than the various dues supplementary to them. The greater part of the soil held from the lord was split up into units. there were only 191 servile against 1430 free. contained both sorts. the doctrine. at about the same date. if not always very precisely the practice. all told the servile manses were certainly much fewer. on the lands of Saint Germain-des-Pres. turned into a farmer. on those of the Bishop of Augsburg. heavier and—when services—more indefinite. However. by the ninth century. More subject to the master's arbitrary power. by the directors of the seigneurie. in theory indivisible. were immensely burdensome to the peasant. Usually less numerous on any given seigneurie than the free manses. Had the little peasant holdings been vacated. In the beginning. Postponing the problem of the manse. as things then were. nor even carried on. Besides. those called servile and those called free. and consequently far removed in his daily way of life from his colleague the fed slave (provendier). let us consider the principles which determined the classification of these master-cells of the seignorial organism. in this and many other features such as exemption from military requisitions—that honourable obligation of free men—they recall the lowly status of slavery. the lord's barns would have emptied and his fields lain fallow. 2008 . they have different burdens.THE RISE OF DEPENDENT CULTIVATION 241 often bringing their teams. and each member of each group bears approximately the same burden. Plenty ofcoloni held servile manses. this antithesis no longer agreed strictly with the facts. there were 421 against 1004. But it did not follow that the soil and the man were always in the same class. The servile manses are also regularly smaller than the free manses of the same seigneurie. as known to us from the early ninth-century survey. No doubt the burdens originally laid on the soil remained. The first striking fact about the organization of these tenures is its regularity. but without them the central undertaking could not have flourished. called manses. This anomaly 16 PCBHB Cambridge Histories Online © Cambridge University Press. So do the names of the two groups. There were two main groups of manses. They were not necessarily found side by side on every seigneurie. the free manse had been the holding of a free man. who was generally called a colonus. of personal law still distinguished—according to the old standards —the slave landholder from the free. and despatched to do whatever was required at the moment. But most seigneuries. Still more peculiar—for these free holders of land once stigmatized as servile may well be freedmen. much more so. Three marked characteristics distinguished the two groups. or their descendants—free manses might be held by slaves. especially the greater ones. the servile manse had been the holding of a slave—but of a slave settled on the soil. Lastly. usually occupying several days in the week. These in turn are arranged into groups. These services.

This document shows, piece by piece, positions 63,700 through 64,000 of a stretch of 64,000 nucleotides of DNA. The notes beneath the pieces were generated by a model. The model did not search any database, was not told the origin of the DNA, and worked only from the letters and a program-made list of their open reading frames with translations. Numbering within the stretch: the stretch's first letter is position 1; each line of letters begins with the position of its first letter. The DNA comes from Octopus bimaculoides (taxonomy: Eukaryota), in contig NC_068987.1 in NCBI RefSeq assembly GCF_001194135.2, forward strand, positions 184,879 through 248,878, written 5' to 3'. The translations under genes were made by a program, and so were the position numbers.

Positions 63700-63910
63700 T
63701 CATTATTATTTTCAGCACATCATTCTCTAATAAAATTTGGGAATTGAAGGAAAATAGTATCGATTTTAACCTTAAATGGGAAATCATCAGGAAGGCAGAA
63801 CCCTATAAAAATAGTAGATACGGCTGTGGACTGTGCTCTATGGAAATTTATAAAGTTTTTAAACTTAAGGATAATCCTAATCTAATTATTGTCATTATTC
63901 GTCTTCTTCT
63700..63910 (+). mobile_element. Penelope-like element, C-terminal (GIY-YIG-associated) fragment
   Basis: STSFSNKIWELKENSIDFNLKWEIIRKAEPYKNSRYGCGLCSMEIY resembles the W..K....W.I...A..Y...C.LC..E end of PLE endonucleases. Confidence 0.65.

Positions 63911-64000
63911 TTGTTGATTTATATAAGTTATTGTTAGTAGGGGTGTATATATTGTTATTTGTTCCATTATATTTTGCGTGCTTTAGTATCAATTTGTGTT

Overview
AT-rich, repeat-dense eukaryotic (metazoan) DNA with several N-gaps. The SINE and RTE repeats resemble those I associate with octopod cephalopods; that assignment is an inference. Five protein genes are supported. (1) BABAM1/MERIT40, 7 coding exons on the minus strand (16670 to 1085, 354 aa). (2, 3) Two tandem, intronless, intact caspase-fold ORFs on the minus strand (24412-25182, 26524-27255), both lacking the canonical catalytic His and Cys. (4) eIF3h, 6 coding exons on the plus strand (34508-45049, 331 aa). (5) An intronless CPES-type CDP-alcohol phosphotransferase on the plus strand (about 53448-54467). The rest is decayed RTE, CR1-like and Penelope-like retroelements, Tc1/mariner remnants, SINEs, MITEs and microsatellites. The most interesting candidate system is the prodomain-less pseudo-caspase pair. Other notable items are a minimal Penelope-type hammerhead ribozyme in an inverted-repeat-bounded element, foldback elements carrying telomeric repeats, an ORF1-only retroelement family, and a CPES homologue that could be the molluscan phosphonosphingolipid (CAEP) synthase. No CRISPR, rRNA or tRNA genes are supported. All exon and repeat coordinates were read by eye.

as such. and even in regions where settlement was highly concentrated a seigneurie might include manses scattered over the fields of several villages. Elsewhere. were based simply on differences of obligations. The tenants' houses were in the village. the manse—in regions of nucleated villages—was only very seldom in fact a single undivided stretch of land. There the manse was a single block of land. The demesne itself was made up as a rule of various fragments. but before tackling it it will be well to complete our bird's eye view of the field of early 'seigniorialization'. chose terms to describe them which. 2008 5 . the distinction was to disappear altogether from the vocabulary of surveys. Later. or nearly Cambridge Histories Online © Cambridge University Press. It opposed to one another two elements in the seigniorial structure. so that the rural scene itself reflected the interdependence of the constituent parts of the seigneurie. in the Gaul of those days as in contemporary France. so much so that. Here is a formidable problem for research. But we must make no mistake: there was no exact correspondence between village territory and seigneurie. but more or less mixed up with them. as is seen in the Montierender survey. the compiler of the'polyptyque' of Saint Maur-des-Fosses sometimes wrote 'servile manses' and 'free manses'. some of the lord's men made a longish journey before reaching the demesne on which they had to work. sometimes—and even when referring to the very same holdings—'manses which owe manual services' and 'manses which owe team services'. by placing the man who owed services near the place where they were needed. usually bigger than those of the peasants. although for lack of sources we can only trace it in an era of decline. it became necessary to abandon the services due from tenures which were too remote. It was usually made up of many strips scattered over a much divided soil. Even neglecting for the moment any completely independent peasant holdings that might survive among those that were dependent on some lord. incapable of division. Although a legal entity and. and greatly facilitated the working of the system. though sometimes they did correspond. sometimes relatively remote from the centre. That is why some surveys. which in fact were being steadily welded together—two sedimentary strata of which no one could state a priori that they had been laid down at the same stage of development. It is then perfectly clear that the antithesis of these two sorts of tenure originated at an appreciably earlier stage of social evolution. or under the influence of similar conditions. round about the court. By a significant vacillation. vast regions where men lived not in villages but scattered in smaller groups. while still keeping the two traditional categories apart. And there existed already. neglecting all legal standards. many a village had several lords.243 THE AGRARIAN LIFE OF THE MIDDLE AGES struck and worried contemporaries just as it does us.